Washington Husky football 'almost killed me'September 13, 2012 @ 7:04 pm (Updated: 9:55 am - 9/14/12 )
Bow down to Washington. Go Cougs! Let's go Seahawks. Many of us will be watching football this weekend, yelling and cheering as though we're part of the teams.
We're not. In the end, football is just a game for most of us. For Kevin James Richardson, it was an obsession.
"I lived it. I was part of it. It almost killed me," he says.
The former University of Washington defensive lineman talks about his experience playing for the Huskies as if he was on the field last season.
"Our first two games were Virginia and Colorado and I had exceptional games. Got the big hit award in the Virginia game. I cracked the ribs of the quarterback, put him out of the game. The next game we played Colorado and I was so effective they started running away from me after the first quarter," Richardson recalls.
"The Minnesota game, against Tony Dungy, I had four tackles and three assists. I had two quarterback sacks of him back to back."
Those games were almost 40 years ago.
I met the former UW number 69 after writing about the suicide of former NFL star Junior Seau. Richardson struggled with depression and his own thoughts of killing himself after not being able to fulfill his dream of playing in the National Football League.
Have you ever wanted something so badly, it drove you crazy?
The odds are against any young man who grows up thinking he'll be the next Keith Price playing for the Washington Huskies or Russell Wilson, the rookie starting quarterback with our Seattle Seahawks.
Only one in 16 high school senior football players will end up on a college team, according to the NCAA, and one in 50 college players are drafted for an NFL team.
"In the beginning it was a childhood dream, then it steps into a phase of 'all that glitters' when you're chasing that dream and your expectations are high. You can see it, you can feel it, you can trust it. It's so real that you've got it in your hand," says Richardson. "Life becomes a fight after that, to maintain that dream."
Jim Lambright recruited Richardson to play for the Huskies in 1972. He played for UW coaching legends Jim Owens and Don James too. Jim Mora was his defensive line coach.
"My senior year I had everything in line to play in the NFL. It was pretty much evident that would happen. My teammates believed it. Don James figured I'd be drafted by at least the fifth round," he says.
After the third game of his senior year, he had some injuries and health issues and was put on the second team behind freshmen for five games in a row. That demotion, though temporary, "ate the inside of me out," he says.
A few months before the NFL draft, he went to the house he shared with teammates and took a long shower. He thought that would be his last.
He went to his room and looked around at all the motivational posters he had on the walls of the players he admired - Merlin Olsen, Alan Page and Jack Youngblood.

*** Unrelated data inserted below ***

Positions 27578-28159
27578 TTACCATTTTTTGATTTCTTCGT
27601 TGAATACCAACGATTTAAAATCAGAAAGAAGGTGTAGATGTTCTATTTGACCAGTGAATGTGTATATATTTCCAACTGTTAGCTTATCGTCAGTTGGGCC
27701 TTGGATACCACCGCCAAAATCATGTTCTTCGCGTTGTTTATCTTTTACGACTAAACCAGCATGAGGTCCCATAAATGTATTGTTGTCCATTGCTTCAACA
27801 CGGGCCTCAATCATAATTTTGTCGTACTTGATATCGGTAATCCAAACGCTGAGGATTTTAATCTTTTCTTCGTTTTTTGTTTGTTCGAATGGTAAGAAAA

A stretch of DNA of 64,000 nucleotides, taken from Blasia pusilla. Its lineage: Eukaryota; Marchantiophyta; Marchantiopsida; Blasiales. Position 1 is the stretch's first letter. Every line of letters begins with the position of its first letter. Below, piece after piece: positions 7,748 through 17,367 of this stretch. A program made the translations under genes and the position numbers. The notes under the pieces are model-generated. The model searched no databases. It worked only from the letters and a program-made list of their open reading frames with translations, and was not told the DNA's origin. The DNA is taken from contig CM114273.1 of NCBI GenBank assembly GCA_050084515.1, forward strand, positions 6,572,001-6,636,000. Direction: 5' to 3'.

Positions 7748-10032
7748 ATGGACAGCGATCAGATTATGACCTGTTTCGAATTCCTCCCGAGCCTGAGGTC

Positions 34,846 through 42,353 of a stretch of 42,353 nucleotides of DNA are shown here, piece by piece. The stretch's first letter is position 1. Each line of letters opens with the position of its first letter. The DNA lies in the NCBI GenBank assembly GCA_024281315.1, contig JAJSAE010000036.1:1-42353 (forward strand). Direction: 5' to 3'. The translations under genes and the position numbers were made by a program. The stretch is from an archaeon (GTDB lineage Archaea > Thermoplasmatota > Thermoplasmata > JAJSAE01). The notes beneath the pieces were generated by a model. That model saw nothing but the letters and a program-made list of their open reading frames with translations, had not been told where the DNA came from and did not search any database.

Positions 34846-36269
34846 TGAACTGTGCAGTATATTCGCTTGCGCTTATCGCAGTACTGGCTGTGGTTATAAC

"I had all these letters from NFL teams that I had taped to the wall, even the envelopes. My goals and dreams swirling around me. I stood up to get my shotgun," he says with his words beginning to crack.
"I heard this voice and it was a soft voice that said, 'You can't do this. Just think about all the people who love you.'"
He pushed on, and was ready for NFL draft day in May of 1977.
He received a phone call that morning from Bob Ferguson who was with the Seahawks, but not yet the general manager.
"That morning he called me and said, 'You stay by the phone. Somebody's going to call you.' The first day, no phone calls. The second day, nobody called," he says.
The third day, the San Francisco 49ers called for a tryout with the team. By that time, Richardson was angry and offended. He yelled an expletive, slammed the phone and was done with football.
He went into another downward spiral that would last for decades.
Years later, Richardson talked with former teammates, many of whom were feeling the same way, and he turned to writing as a form of therapy to deal with his emotions.
He made progress. He put the past behind him, as everyone advised him to do, but occasional reminders of his "failure" set him back. He chokes up when he tells me about catching up with an old friend at a class reunion.
"He goes, 'I know you went to Washington on a football scholarship, but did you ever play any pro ball afterwards?' And, there it was again. That question," Richardson says. "When, when is this football thing going to go away?"
Today, Richardson lives in Southern California and wants to find a way to teach young people that there are more important things than "all consuming" sports, such as personal development and community service.
"I probably wouldn't have listened to that kind of message when I was playing," he says, "but I wish someone would have told me I needed to think about life beyond weekend win-at-all-costs football games."
Photos courtesy Kevin James Richardson
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